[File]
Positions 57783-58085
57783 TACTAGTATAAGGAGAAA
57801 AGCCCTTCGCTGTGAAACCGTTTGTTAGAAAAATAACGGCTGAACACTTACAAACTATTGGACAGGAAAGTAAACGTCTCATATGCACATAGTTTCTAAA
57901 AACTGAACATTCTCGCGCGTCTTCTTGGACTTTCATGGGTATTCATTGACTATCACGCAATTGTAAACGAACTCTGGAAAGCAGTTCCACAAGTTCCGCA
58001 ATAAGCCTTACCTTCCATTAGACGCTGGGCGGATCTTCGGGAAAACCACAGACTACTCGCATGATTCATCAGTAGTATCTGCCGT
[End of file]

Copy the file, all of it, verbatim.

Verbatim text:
Positions 57783-58085
57783 TACTAGTATAAGGAGAAA
57801 AGCCCTTCGCTGTGAAACCGTTTGTTAGAAAAATAACGGCTGAACACTTACAAACTATTGGACAGGAAAGTAAACGTCTCATATGCACATAGTTTCTAAA
57901 AACTGAACATTCTCGCGCGTCTTCTTGGACTTTCATGGGTATTCATTGACTATCACGCAATTGTAAACGAACTCTGGAAAGCAGTTCCACAAGTTCCGCA
58001 ATAAGCCTTACCTTCCATTAGACGCTGGGCGGATCTTCGGGAAAACCACAGACTACTCGCATGATTCATCAGTAGTATCTGCCGT